Free Commentary

By: Dan Hueber –

Wet weather may be garnering a little attention in the trade but more so the wet conditions that appears to be slowing the Argentine harvest than potential planting delays in the Northern hemisphere.  Obviously, it has been a wet season from start to finish in Argentina this year as if you recall, acreage did fall short from the excessive flooding in the spring but on the same token, ample moisture has given them the potential for solid yields.  We shall have to see now if those potential yields can find the way in to bins and the marketplace.

The board of directors for the German chemical/pharma company Bayer will not need to be taking any aspirin to relive “acquisition headaches” as its soon to be subsidiary, Monsanto has released solid second quarter earnings.  For the period, they recorded a profit of $1.4 billion, which compares with the same period a year ago at $1.1 billion.  Sales were up 12% to $5.1 billion beating expectations of $4.7 billion.  The gains were attributed to solid growth and profitability in the corn and soybean business. Even though some environmental groups were continuing to protest as recently as last week in Brussels to try stop EU approval of this merger, it would appear that there is little in the way to keep this from moving forward.  It is almost amusing today but I recall back in the early 1980’s when Pfizer, Inc. entered into a venture (takeover) with DeKalb Seed, which of course is now wholly owned by Monsanto, which seemed so revolutionary at the time.  The catch phrase in the farm community was that there would now be a “pill in every hill.”  Of course it was just a taste of things to come as today chemical/pharmaceutical and major seed companies are intertwined and growing more so each and every year.  This coming June will mark 100 years from the incorporation of the DeKalb County Agricultural Association, which later became DeKalb Genetics. Led by farm advisor G.K. Eckhart and plant breeder Charlie Gunn, the mission was to develop high quality seed for local farmers.  I am sure it is safe to say that these pioneers could never have imagined what this industry has evolved into and even more so, controlled by whom, during this past century.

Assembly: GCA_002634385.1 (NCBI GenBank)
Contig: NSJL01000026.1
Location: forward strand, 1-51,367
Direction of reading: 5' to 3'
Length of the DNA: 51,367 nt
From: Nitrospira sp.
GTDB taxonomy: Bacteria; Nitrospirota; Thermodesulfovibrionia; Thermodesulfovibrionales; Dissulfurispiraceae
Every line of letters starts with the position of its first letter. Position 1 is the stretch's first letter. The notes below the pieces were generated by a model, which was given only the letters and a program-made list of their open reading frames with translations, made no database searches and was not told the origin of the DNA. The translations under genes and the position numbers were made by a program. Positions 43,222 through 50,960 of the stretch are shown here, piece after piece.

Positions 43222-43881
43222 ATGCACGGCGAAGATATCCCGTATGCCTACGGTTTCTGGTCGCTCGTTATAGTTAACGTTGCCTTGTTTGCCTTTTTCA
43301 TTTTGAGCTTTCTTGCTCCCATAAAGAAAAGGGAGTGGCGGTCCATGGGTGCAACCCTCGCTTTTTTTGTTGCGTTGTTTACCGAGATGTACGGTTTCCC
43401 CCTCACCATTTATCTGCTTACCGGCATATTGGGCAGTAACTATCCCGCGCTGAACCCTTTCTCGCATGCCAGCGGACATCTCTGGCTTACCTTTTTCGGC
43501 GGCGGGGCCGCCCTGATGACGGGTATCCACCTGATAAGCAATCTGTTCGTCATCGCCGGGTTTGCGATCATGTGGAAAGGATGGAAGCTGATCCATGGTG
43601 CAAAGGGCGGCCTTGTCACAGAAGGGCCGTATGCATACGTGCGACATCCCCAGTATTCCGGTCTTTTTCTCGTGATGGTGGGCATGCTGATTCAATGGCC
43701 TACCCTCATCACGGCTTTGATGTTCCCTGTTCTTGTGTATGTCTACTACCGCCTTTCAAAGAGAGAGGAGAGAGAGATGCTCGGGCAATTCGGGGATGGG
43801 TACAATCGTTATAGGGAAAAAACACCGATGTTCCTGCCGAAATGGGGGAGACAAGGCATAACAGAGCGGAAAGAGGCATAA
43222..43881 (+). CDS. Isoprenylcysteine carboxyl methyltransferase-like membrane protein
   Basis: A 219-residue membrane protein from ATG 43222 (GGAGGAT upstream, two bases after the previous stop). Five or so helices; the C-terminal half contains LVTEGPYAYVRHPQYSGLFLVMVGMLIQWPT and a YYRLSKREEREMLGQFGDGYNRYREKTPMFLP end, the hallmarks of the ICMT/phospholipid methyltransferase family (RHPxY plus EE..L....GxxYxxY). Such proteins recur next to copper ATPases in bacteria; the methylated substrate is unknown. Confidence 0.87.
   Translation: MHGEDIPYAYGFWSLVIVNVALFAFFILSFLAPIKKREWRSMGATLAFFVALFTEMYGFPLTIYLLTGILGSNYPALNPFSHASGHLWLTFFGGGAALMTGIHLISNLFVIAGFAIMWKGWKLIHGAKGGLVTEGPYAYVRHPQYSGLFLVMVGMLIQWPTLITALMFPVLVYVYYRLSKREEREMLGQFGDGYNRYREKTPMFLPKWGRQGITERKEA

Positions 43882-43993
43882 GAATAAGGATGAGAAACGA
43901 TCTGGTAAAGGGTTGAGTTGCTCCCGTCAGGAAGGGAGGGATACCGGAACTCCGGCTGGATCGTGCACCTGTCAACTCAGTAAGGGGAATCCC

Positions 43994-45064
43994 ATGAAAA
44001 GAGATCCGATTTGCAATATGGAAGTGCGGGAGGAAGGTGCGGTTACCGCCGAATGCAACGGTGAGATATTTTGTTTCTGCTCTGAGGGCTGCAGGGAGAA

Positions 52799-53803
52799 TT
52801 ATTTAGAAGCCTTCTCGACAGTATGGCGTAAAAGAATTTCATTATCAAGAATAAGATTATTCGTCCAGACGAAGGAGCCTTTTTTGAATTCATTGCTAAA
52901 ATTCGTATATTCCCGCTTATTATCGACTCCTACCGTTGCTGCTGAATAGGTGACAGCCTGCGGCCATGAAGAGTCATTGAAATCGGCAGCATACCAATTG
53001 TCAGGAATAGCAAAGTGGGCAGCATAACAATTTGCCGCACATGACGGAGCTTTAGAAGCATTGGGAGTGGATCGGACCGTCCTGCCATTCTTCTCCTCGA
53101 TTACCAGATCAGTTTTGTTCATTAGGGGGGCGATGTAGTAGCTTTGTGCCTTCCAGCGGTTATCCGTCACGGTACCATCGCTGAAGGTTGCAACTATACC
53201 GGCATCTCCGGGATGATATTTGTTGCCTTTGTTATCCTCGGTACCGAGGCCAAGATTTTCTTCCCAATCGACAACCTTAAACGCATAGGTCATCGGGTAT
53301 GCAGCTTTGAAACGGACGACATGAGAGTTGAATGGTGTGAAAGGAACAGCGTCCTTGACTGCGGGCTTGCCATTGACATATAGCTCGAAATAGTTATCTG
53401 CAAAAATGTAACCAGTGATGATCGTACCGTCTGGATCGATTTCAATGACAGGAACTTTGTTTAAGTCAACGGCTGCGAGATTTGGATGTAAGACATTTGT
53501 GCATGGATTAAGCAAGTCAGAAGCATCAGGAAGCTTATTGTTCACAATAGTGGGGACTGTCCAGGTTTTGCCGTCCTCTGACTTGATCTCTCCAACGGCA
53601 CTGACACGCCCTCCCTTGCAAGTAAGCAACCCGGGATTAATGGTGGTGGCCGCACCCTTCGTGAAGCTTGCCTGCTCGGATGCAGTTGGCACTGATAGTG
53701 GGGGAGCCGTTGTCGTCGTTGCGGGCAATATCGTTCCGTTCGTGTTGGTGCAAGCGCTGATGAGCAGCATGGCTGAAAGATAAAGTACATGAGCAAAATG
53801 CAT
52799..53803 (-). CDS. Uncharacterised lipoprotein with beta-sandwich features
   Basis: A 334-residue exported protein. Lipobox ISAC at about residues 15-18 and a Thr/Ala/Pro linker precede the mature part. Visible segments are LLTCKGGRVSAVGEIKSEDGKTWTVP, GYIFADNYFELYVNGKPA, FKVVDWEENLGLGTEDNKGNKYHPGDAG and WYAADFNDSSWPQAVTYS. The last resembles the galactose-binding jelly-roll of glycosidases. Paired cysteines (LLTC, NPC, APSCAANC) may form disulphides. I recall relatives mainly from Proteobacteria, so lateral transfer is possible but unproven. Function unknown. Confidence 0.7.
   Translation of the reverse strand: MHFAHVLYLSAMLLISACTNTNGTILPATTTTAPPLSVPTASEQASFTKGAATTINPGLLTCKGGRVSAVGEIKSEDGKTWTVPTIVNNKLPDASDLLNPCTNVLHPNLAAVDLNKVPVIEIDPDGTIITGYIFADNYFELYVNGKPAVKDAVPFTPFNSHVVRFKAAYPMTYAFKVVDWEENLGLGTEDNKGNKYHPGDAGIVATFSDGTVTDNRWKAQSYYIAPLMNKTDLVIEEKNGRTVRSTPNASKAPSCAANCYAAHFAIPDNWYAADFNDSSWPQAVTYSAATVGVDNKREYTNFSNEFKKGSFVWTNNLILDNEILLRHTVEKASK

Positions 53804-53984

Grain and soy markets continue to struggle just a bit as we move through this first week of the month but I believe still show signs of trying to form a bottom. As you would expect, the combination corn, bean and wheat has fallen well away from the first quarter highs and has returned to base line support.  I continue to believe this represents a point of value for these markets but will eventually need a supply (weather) issues to develop to carry prices into higher ground.